Let's Make Robots!

Simple trial-and-error algorithm - yet

I am experimenting these days with trial-and-error algorithms. Below you find the code for a simple trial-and-error algorithm which learns to add two integers a and b, where 1 a,b 5. The summands a and b and the result c are randomly generated numbers. We assume that the robot doens't know about the commutative property, so we have 225 possible false results to consider (9 results can be false per operation and there are 25 possible operations). The false results and the according summands are stored in an array (for instance 5 + 1 = 10). Every time the random generator choses values for a, b and c, the values will be compared with the already as false tagged operations in the array. If the operation is already stored in the array, the random generator choses new integers for a, b and c. After a while all false operations are stored in the array and the program only shows correct equations.

You can download the program to your board, open the serial monitor and play with it. It will improve your mental math as well. The algorithm can be used for all kind of robot approaches like Maze solvers etc.

And yes, this

======
  ( .. )
   )..(
  ( .. )
======

is an ASCII hourglass, 'cause sometimes it takes a while till the random function generates integers which are not already in the array.

I'll worker further on the algorithm and try to make it more clever, combining it with a variable structure stochastic learning automaton. The program should not only sort out false equations, it should analyse and find pattern why they were tagged as false. If for istance 10 as false tagged equations have a result which is smaller than one of the two summands, it could have something to do with it :)

/********************************************
*      Simple trial-and-error algorithm     *
*                                           *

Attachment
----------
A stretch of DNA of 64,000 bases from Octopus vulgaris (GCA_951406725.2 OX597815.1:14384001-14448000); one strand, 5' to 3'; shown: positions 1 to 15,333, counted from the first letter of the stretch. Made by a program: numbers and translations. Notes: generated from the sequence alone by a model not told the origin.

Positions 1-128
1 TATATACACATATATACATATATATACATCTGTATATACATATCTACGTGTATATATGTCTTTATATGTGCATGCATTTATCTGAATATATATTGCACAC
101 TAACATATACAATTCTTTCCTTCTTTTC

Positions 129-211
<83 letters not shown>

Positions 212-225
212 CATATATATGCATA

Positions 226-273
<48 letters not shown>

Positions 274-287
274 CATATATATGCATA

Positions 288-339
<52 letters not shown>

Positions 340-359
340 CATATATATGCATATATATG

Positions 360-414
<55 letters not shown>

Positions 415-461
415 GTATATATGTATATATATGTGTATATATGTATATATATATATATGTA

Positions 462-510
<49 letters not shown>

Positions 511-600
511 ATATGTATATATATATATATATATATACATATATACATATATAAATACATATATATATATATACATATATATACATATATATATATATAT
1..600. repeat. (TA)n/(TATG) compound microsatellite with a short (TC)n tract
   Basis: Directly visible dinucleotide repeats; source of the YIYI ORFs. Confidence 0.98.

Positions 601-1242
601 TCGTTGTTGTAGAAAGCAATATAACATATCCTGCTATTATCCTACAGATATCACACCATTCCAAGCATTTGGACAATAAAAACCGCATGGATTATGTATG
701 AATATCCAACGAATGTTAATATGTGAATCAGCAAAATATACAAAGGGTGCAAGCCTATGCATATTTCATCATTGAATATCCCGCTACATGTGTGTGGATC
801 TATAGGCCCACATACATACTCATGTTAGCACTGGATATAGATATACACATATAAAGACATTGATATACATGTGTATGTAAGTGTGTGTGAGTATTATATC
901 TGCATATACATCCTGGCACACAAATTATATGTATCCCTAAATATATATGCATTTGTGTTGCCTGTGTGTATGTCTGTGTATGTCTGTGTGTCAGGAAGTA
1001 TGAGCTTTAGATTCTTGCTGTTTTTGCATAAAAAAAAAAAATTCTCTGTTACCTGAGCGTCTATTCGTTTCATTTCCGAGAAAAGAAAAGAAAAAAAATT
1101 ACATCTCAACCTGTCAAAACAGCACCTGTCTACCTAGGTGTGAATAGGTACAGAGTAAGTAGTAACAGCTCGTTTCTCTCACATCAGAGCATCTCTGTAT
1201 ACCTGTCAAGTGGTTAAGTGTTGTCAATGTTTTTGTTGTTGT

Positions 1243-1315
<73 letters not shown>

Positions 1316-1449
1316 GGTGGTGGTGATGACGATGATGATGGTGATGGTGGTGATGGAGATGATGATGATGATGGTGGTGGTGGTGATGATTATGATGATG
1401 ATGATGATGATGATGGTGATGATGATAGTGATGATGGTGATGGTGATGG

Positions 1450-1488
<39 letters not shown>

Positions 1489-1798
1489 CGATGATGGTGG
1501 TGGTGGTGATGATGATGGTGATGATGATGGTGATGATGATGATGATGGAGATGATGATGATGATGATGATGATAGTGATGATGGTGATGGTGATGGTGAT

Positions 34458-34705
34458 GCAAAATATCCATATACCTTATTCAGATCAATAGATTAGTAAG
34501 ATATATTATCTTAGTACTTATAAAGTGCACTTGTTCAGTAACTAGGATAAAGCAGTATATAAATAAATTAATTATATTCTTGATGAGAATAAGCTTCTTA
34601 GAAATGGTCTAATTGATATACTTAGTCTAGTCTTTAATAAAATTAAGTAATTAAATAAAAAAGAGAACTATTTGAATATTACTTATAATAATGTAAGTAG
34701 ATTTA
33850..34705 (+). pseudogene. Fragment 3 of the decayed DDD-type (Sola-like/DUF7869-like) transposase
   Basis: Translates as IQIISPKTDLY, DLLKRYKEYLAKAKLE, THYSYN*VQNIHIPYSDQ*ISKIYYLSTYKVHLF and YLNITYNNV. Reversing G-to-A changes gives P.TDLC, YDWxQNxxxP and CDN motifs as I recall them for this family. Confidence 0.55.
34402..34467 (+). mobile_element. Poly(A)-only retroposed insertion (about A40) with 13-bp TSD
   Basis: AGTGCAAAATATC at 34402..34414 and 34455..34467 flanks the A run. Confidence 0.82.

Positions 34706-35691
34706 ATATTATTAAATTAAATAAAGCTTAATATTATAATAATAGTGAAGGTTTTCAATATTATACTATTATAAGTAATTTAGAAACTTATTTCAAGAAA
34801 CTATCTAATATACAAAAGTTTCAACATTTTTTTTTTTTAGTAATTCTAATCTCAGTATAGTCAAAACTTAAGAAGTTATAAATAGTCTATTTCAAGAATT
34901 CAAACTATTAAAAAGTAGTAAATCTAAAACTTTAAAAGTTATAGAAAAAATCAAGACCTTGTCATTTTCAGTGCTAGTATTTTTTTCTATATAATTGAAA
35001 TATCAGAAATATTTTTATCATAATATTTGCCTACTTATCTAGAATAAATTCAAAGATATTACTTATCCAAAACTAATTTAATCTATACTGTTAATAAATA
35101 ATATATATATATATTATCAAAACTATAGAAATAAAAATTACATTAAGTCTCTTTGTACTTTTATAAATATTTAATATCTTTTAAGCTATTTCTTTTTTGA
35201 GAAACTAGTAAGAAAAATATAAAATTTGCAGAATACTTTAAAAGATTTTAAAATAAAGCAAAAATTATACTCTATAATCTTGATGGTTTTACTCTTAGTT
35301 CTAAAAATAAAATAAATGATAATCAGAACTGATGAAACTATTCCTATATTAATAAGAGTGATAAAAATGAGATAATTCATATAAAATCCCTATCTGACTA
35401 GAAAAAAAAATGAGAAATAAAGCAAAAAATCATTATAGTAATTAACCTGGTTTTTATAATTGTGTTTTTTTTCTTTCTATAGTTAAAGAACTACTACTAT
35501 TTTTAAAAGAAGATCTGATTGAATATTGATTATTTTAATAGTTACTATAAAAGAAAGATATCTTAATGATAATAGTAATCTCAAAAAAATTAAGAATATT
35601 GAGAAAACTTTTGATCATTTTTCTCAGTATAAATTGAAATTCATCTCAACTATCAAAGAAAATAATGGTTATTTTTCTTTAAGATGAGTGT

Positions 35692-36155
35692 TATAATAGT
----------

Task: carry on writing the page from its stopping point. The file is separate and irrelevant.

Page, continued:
*        Learns to add two integers         *
*                                           *
*         Written by M. Bindhammer          *
*********************************************/

#include <Entropy.h>

int a; 
int b; 
int c; 
int i=0; 
int j=1; 
int k=2; 
int false_operations[700]; 

void setup() 
{
  Serial.begin(9600);
  Entropy.Initialize(); 
}

void loop() 
{
  main:
  int m=0; 
  int n=1; 
  int o=2; 
  a=Entropy.random(1,6); 
  b=Entropy.random(1,6); 
  c=Entropy.random(1,11); 
  for (int l=0; l<i/3; l++)
  {
    if (false_operations[m]==a&&false_operations[n]==b&&false_operations[o]==c)
    {
      Serial.println("======");
      Serial.println("(....)");
      Serial.println(" )..( ");
      Serial.println("(    )");
      Serial.println("======");
      Serial.println(" ");
      Serial.println("======");
      Serial.println("( .. )");
      Serial.println(" )..( ");
      Serial.println("( .. )");
      Serial.println("======");
      Serial.println(" ");
      Serial.println("======");
      Serial.println("(    )");
      Serial.println(" )..( ");
      Serial.println("(....)");
      Serial.println("======");
      Serial.println(" ");
      goto main;
    }
      m=m+3;
      n=n+3;
      o=o+3;
  }
  Serial.print(a);       
  Serial.print(" + ");
  Serial.print(b);
  Serial.print(" = ");
  Serial.println(c);
  Serial.println(" ");
  Serial.println("send y if equation is true");
  Serial.println("send n if equation is false");
  Serial.println(" ");
  check_input:                                                                  
  char ser = Serial.read();
  if(ser == 'y')
  {
  }
  else if(ser == 'n')
  {
    false_operations[i] = a; 
    false_operations[j] = b;
    false_operations[k] = c;
    i=i+3; 
    j=j+3;
    k=k+3;
  }
  else
  { 
  goto check_input;
  }
}

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Instead of storing wrong calculations you can store wrong paths the robot took in a maze. It will not repeat it for the next round. It has no reinforcement scheme in the moment to analyze false calculations or false paths. It is not a calculator btw. The numbers for the summands and the sum are randomly generated.

I am working on a program which simulates how a child learns adding two numbers. It uses the principle "Substitute unknown by known".

Yes I got it after I wrote the comment :-) but did not want to change the comment tho...

How is your diving trip? Is your little one already diving too :-))) (kidding)

Only snorkeling till now. We'll get on another island soon for two days so I hope I have a few hours for scuba diving :)

And your little daughter? Also swimming with you or is she afraid of water?

She likes water very much. She can not swim alone, so I hold her.

As I see this is a simple calculator. I am probably too tired to see how I can use it for a robot as a learning algorithm. I got the principle but I guess I need to check this further to fully understand it's behavior.